Pandemic fatigue is real and it doesn’t affect only health workers.
Today, it’s nearly impossible to find a person who is not tired of social distancing. Whether you agree with your government’s strategy for handling the COVID-19 pandemic or not, it’s undeniable that living like this for months can be challenging for everyone.
But what about introverts? We must be better equipped for dealing with social isolation, aren’t we? Well, in general, we are, but it’s only a part of the story.
The Beginning of the Pandemic
In the spring of 2020, when the pandemic spread across Europe and North America and governments started to implement social distancing measures, I took it lightly.
Of course, I wasn’t happy about this global crisis, but I found it somehow ironic that the whole world was suddenly forced into adopting a lifestyle that was natural to a quiet loner such as I was.
It felt like eventually, all introverts got justified after years of being misfits and outsiders in the extroverted society.
Unlike extroverts, we didn’t really struggle with social distancing measures since many of us had already been living like this for years. Stay home? Most of the time! Keep your distance from other people? Absolutely! Avoid large social gatherings? Always!
But months passed, and the situation didn’t seem so ironic anymore. We all lost the normalcy of our lives and no longer had the freedoms and opportunities we had taken for granted before the pandemic started.
Yes, it’s true that as introverts, we had become friends with social isolation long before the COVID-19 era. We always know how to entertain ourselves without leaving the house. And we have fewer needs for social interaction than the rest.
But we too enjoy small get-togethers with our few friends and miss our nearest and dearest who live far away. We too long for the time when we could go out for dinner or watch the latest sci-fi movie in the cinema.
One Simple Cause of Pandemic Fatigue That Affects Both Introverts and Extroverts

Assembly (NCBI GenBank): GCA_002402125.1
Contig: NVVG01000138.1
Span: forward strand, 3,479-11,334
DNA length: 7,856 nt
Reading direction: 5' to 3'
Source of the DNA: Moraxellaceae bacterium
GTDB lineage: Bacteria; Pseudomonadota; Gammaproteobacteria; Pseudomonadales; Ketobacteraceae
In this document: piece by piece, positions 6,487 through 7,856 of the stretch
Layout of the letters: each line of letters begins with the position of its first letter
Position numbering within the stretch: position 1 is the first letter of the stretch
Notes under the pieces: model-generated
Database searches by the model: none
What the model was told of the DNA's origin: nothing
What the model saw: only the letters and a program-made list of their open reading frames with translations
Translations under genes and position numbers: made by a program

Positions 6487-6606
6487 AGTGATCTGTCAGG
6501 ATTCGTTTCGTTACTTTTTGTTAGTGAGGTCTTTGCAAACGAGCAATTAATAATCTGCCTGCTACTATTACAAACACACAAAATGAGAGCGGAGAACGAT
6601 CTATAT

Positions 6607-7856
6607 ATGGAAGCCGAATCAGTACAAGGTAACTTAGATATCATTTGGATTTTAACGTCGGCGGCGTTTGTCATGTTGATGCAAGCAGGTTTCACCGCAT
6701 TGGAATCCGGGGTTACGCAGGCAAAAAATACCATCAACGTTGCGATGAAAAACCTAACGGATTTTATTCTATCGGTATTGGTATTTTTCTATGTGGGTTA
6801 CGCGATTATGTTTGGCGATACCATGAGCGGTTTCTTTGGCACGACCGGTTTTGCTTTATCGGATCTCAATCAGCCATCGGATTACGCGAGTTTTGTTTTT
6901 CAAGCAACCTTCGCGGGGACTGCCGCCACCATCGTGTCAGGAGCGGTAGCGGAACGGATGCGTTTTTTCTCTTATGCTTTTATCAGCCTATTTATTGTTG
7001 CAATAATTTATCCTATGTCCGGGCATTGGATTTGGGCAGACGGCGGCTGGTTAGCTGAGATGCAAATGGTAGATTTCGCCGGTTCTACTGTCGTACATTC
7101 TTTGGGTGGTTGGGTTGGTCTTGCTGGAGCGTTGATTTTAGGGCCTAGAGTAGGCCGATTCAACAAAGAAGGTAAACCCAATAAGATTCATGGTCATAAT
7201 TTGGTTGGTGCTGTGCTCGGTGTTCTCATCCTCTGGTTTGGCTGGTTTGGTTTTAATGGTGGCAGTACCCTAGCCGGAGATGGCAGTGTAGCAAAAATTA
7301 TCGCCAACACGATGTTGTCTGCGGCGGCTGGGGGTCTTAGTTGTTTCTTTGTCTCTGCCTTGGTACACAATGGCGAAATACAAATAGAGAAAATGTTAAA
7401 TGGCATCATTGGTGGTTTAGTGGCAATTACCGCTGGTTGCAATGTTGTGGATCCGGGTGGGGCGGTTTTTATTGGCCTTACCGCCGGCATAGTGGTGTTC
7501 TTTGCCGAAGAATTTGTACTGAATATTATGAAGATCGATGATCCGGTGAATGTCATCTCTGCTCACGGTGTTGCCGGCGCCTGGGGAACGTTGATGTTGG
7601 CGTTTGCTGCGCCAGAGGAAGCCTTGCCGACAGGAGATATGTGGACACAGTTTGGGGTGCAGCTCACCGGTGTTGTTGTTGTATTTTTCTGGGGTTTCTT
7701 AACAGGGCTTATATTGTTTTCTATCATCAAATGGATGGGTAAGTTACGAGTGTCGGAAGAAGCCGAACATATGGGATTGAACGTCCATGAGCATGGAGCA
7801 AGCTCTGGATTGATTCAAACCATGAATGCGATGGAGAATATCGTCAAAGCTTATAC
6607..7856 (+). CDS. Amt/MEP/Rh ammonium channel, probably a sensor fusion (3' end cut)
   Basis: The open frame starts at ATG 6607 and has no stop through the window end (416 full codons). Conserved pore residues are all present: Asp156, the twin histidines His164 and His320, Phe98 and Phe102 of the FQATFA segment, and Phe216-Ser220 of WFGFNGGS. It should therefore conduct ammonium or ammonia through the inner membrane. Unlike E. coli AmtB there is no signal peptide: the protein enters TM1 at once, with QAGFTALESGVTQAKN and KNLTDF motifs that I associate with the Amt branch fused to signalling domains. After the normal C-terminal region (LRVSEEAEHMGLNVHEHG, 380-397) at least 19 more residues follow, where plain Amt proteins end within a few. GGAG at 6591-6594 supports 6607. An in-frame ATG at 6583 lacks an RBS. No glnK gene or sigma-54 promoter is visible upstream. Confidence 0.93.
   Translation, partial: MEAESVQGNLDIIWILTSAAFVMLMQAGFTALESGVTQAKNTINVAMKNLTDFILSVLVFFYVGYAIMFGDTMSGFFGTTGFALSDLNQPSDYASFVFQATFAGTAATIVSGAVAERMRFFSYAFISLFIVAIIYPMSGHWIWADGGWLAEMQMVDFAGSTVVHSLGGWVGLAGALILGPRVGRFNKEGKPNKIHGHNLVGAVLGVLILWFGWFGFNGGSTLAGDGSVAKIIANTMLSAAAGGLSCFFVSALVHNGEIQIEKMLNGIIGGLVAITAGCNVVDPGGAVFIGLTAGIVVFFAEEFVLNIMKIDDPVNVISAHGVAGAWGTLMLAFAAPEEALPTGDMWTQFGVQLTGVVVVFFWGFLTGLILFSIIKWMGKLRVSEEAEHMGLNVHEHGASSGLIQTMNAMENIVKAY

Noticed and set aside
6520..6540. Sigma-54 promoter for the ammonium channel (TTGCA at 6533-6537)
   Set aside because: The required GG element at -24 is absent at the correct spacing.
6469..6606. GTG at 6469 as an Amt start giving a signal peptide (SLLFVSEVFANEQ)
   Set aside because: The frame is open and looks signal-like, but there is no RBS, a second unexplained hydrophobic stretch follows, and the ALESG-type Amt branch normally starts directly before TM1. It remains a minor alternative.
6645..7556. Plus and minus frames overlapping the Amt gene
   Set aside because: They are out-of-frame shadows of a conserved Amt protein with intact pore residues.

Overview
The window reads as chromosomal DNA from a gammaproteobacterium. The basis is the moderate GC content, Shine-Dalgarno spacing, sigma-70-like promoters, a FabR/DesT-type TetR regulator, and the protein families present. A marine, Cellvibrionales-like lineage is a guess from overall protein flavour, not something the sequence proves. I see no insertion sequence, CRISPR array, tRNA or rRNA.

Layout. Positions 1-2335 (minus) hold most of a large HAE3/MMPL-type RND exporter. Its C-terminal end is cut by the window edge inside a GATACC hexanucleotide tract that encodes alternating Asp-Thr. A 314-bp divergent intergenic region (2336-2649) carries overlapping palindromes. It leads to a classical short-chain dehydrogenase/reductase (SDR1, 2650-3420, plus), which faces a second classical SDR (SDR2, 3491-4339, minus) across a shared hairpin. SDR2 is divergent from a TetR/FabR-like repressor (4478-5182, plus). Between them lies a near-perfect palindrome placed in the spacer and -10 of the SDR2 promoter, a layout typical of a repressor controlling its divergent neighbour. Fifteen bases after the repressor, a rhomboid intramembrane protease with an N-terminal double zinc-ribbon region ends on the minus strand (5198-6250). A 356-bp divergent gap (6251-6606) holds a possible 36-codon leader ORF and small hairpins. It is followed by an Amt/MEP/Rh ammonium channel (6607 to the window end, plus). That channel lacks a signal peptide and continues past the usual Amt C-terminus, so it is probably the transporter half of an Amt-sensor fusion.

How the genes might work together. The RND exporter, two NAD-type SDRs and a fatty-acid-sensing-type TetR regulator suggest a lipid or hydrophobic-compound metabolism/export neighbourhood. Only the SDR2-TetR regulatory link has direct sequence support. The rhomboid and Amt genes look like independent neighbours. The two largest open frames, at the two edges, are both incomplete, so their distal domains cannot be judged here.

But most importantly, every one of us is tired of social distancing and the pandemic situation for one simple reason – we want our future back. We all miss the privilege of making plans for our lives.
Under current circumstances, we have to postpone our plans. And I’m not talking just about our travel or leisure arrangements. I’m also talking about life goals and pursuits.
Whoever planned to chase their dream and start a business in the pre-pandemic world is no longer certain that this is achievable. Someone who was going to start a family and have a baby is no longer sure that now is the right moment.
In essence, we have put our personal lives on hold for an indefinite time. And this is one of the main causes of the so-called pandemic fatigue, which has affected people of all nations, ages, and personality types.
Human beings thrive when they can plan for their future and have a meaningful goal to pursue. When we have no other choice but to live in an atmosphere of global fear and uncertainty, our mental health suffers.
We feel confused and insecure; we realize how vulnerable and powerless we are. Currently, we don’t even have the power to decide on our own lives. We are no longer certain about our tomorrows and have no idea when we will take our normal lives back.
But there is more to the pandemic’s negative effects on our mental health – there is also a concept of pandemic depression.
I would say that this emotional state is very similar to the so-called Weltschmerz, which describes one’s pain caused by the world’s suffering and inability to change the situation.
It wouldn’t be an exaggeration to say that every sensitive individual, regardless of their occupation or personality type, is feeling frustrated and desperate right now.
Seeing other people suffering and sensing all this tension of fear, uncertainty, and panic in the air can be overwhelming for anyone, but especially for empaths or highly sensitive individuals. Not even mentioning the never-ending flow of negative news from our phone, computer, and TV screens.
Other factors that lead to pandemic depression are very similar to the causes of pandemic fatigue and include long-term social isolation, uncertainty about one’s future, and a lack of freedom.
Is There a Way to Cope with Pandemic Fatigue and Depression?
However, despite all this, let’s not lose hope in these challenging times. Let’s keep believing that a positive change will come soon. Till then, we will have to find ways to keep going and cope with our pandemic fatigue and depression.
As for me, I’ve found a curious remedy that works: I’ve noticed that reading dystopian books and watching gloomy movies and TV series helps relieve these emotional states.
Maybe it works because we find dystopian movies and novels as relatable as never before. Or because we feel relieved since the protagonists of those films and books are having an even harder time than we are.
Are you tired of social distancing too? How do you cope with pandemic fatigue and depression? Please share your opinion below.
- 6 Things to Do Before the New Year to Make Your Life Better - December 29, 2022
- The Greatest Illusion People Fall Into in the Age of Social Media - December 15, 2022
- 3 Reasons Why Introverts Are Among the Most Loyal People You’ll Meet - October 15, 2021
Copyright © 2012-2023 Learning Mind. All rights reserved. For permission to reprint, contact us.